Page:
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Breakthrough in 3D meshing for offshore engineers

19th March 2015


When engineers use the finite element method (FEM) to calculate the strength needed for offshore and ship structures to withstand forces such as wind and waves, optimal results are dependent on creating an accurate mesh representation in a 3D model. This has been a time-consuming operation when implementing design changes. With the new Sesam GeniE, engineers can save significant time and gain accuracy in their results using partial meshing.

Edit mesh gives full control of the mesh quality
The new meshing features of Sesam GeniE can be used on floating and fixed structures for all types of linear analysis. “This will help users save significant meshing time during re-meshing after a change in structure or mesh settings,” says Ole Jan Nekstad, Sesam Product Director at DNV GL - Software, who is currently training Sesam users all over the world to use the new features.

Engineers now have control of the mesh, and are able to gain high precision by manually changing it and refining the grid. They can edit node positions while moving, collapsing or deleting elements, while continuously getting feedback on the mesh quality. For analysis of jackets and topsides, partial meshing leads to a constant finite element numbering system that saves time for re-meshing. “The response out in the field has been great,” says Nekstad. “When I show people what Sesam GeniE can do now, they’re amazed.”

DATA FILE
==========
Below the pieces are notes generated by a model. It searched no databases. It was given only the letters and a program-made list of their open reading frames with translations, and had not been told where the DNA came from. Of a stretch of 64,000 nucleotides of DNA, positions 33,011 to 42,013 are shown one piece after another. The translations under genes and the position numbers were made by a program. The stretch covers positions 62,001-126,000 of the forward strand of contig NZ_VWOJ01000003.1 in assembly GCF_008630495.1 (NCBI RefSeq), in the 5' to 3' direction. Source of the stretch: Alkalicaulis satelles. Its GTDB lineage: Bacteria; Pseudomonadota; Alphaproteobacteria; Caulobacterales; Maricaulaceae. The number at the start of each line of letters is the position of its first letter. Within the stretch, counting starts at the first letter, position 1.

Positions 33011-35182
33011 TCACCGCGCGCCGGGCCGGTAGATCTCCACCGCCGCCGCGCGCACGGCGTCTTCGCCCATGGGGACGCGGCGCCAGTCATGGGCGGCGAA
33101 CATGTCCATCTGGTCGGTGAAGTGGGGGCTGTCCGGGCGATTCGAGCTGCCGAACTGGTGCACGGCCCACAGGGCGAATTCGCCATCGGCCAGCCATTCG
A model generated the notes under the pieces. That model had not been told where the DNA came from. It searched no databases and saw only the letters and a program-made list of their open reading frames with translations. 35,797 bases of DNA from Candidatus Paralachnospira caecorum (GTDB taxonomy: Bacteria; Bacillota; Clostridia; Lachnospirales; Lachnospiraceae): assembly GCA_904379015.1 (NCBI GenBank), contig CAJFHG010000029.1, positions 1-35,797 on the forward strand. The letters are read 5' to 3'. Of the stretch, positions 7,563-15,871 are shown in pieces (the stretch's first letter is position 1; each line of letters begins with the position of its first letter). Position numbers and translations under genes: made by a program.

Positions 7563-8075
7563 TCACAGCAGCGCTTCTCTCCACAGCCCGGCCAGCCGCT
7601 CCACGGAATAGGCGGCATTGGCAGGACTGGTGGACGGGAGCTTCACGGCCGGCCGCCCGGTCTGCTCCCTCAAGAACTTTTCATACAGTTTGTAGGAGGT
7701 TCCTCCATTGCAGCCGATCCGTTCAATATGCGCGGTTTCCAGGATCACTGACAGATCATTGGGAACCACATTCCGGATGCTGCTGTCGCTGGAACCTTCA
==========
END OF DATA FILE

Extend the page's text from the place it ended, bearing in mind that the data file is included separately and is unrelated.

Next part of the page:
Automatic reports including pictures
In addition, the new Sesam GeniE 7 can make automatic reports that include pictures of the structure, the finite element model and results. The pictures are automatically generated using view angles chosen by the users. “Many man-hours can be saved since it is not necessary to manually cut and paste pictures into a report,” says Nekstad. “Further savings will also be gained after a re-design because the report is automatically updated,” he says.

There are many other new timesaving features in Sesam GeniE 7, including one code check for multiple water depths for jackets and a new method for copying of large models that includes all structural components.







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